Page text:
After many efforts in asking the way, Nanyang Siang Pau reporters had finally arrive at the coffee shop in Simpang Tiga, unfortunately Chen Jin Ting had passed away.
They managed to interview Chen Yong Zhong (57), the eldest son of Chen Jin Ting.
Touching on the issue of which his father was addressed by Ahmad Zahid as foster father, Chen Yong Zhong said with a smile: “That’s what he mention about!”
He told reporter that he was informed about the story regarding ice cream peddling by his late father, it seemed that the story had inscribed on his father’s memory.
Chen Yong Zhong said his father passed away 16 years ago at the age of 65 because of cancer. If his father were still alive, he would be 81 by now. He learned from his father’s mouth about the story of his father and Ahmad Zahid when he grew up.
“In the 70s, Ahmad Zahid was twenty or thirty years old and was working, he would come back to visit his parents in home town once in a while and would incidentally came to the sundry shop to buy newspapers, at that time my father had already operating the coffee shop, he would come to have a chit chat with my father. I was wondering who this guy was? Why did he come to our place from time to time? Subsequently, I came to know about the story after being told by my father.
“I remembered my father told me when he was peddling ice cream, this particular Malay boy had often helped him to attract customers; I felt that he and my father was just like what the Chinese said ‘It must be fated’, both of them were like friends,” he added.
He said with a smile, Ahmad Zahid told people that his father was his foster father but actually they did not hold any ritual ceremony on that, Ahmad Zahid was just too polite.
Menginsafi akan kesusahan segelintir masyarakat seperti golongan gelandangan yang tiada makanan serta penginapan, anak -anak yatim terbiar, golongan fakir, saudara baru islam serta musafir yang kesulitan. Menyedari juga hakikat bahawa tabiat pembaziran di kala mengadakan Majlis -majlis sambutan contohnya Majlis Berbuka Puasa , Majlis Sambutan Raya serta juga majlis majlis yang lain yang berskala besar.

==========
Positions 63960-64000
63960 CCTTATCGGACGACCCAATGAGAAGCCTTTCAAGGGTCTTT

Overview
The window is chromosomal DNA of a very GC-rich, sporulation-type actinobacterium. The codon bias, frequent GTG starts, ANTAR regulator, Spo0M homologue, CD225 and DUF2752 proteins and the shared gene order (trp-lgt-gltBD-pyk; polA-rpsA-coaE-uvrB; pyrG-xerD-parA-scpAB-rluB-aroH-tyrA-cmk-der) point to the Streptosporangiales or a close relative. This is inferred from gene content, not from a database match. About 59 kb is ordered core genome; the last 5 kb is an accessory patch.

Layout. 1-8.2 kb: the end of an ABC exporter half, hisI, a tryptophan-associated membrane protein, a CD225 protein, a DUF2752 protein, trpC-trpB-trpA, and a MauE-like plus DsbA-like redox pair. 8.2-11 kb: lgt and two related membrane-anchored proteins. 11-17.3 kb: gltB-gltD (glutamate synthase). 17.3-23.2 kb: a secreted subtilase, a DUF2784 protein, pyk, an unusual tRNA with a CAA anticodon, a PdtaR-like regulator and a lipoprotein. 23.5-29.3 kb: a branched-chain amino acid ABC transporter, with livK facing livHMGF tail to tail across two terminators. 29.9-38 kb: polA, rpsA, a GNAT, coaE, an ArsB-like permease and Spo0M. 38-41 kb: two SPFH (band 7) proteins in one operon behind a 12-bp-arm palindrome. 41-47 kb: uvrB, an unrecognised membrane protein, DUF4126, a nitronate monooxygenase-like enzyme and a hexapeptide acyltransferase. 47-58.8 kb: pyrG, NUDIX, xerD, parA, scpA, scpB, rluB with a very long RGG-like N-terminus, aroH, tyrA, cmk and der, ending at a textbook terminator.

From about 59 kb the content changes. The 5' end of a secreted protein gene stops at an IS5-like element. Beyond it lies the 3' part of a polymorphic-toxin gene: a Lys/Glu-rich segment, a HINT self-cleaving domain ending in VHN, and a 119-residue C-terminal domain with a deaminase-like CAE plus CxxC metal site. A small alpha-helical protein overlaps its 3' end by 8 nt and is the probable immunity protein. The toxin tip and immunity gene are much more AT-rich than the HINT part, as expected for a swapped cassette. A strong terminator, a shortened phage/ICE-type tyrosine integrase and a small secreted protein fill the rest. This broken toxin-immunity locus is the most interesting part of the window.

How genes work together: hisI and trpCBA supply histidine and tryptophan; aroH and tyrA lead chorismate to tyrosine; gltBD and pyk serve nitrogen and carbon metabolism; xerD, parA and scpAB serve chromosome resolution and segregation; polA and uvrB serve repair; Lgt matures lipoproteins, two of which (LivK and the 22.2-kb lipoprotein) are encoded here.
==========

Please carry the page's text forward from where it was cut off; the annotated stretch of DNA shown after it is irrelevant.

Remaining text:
Maka PERKIM MALAYSIA telah menyiapkan sebuah mekanisma untuk membantu dalam bentuk TABUNG PERIHATIN PERKIM. Tabung ini akan menjadi pusat penyelaras (clearinghouse) untuk memenuhi keperluan permintaan makanan dan lain lain lagi kepada golongan yang kurang bernasib baik ini.
“Matlamat Tabung ini adalah supaya kemewahan ekonomi yang tertumpu di kawasan Lembah Kelang akan dapat di agihkan dan di rasai oleh golongan daif yang tinggal di Kampung dan kawasan pendalaman. “
Penyumbang utama kepada tabung ini adalah penduduk Lembah Kelang yang terdiri daripada golongan dermawan daripada sektor korporat dan syarikat swasta, badan badan GLC, Pemimpin Masyarakat dan lain lain lagi. Sumbangan boleh diterima dalam bentuk tunai atau juga dalam bentuk barangan.
Dalam perbualan antara pemberita dengan Setiausaha Agung PERKIM Malaysia, Tan Sri Dato Dr Mohd Yusof Nor di pejabat beliau kelmarin, usaha ini adalah penting dan bertepatan pada masanya untuk mengimbangi ekologi ekonomi dalam masyarakat setempat.
Cadangan yang di ajukan oleh beliau adalah untuk mengenakan sedikit potongan kepada Majlis Majlis Keraian yang berbelanja besar dan yang mungkin akan mengundang sedikit pembaziran. Pemotongan dalam bentuk minima beberapa peratus ini tidaklah akan membebankan penganjur malahan sumbangan ini mampu memberi keberkatan kepada Majlis yang di anjurkan dan mampu mengelakkan pembaziran. Secara tersiratnya , wang yang di sumbang ini mungkin juga akan di zahirkan dalam bentuk makanan dan akan di sajikan kepada golongan -golongan yang lebih memerlukan .
Sesungguhnya , ini merupakan idea yang bernas , nawaitu yang mulia dari PERKIM,malahan ianya memberi ruang dan peluang kepada penganjur untuk menyumbang dalam bentuk pengorbanan kos dari perbelanjaan yang sepatutnya. Usaha ini perlu di sokong oleh semua.
Lebih daripada itu, PERKIM juga mempunyai cawangan-cawangan di negeri-negeri di seluruh negara yang mampu memberi bantuan segera tanpa karenah “birokasi”. Pejabat -pejabat PERKIM akan menyediakan “BANK MAKANAN” seperti stok Beras, sardin, biskut, kopi dan Teh untuk di berikan kepada fakir -fakir miskin dan mereka yang memerlukan seperti golongan gelandangan,penganngur yang di berhentikan kerja atau muflis yang kesusahan.
Bagi merealisasikan usaha ini, malahan menjamin ketelusan serta keberkesanan TABUNG ini, PERKIM MALAYSIA telah melantik sebuah Jawatankuasa Khas kutipan dan agihan yang terdiri daripada tokoh -tokoh PERKIM seperti Datuk Zainal Abidin Kadir (Pengerusi), Datuk Haji Nakhaie Ahmad (Pengerusi PERKIM Wilayah Persekutuan) Tan Sri Dr Muhammad Rais Abdul Karim (Bendahari), Datuk Dr Ismail Ibrahim ( Mantan Ketua Pengarah IKIM), datuk Yidris Abdullah, serta Mufti Wilayah Persekutuan Sahibul Samahah Dr Zulkifli Al Bakri. Tabung ini juga akan di pantau oleh pasukan juruaudit yang akan menyediakan laporan setiap tahun. Penyumbang adalah dialu- alukan memberi sumbangan melaui Akaun PERKIM di Affin Bank ( 1050-2000-2899 Tabung Kebajikan Tunku)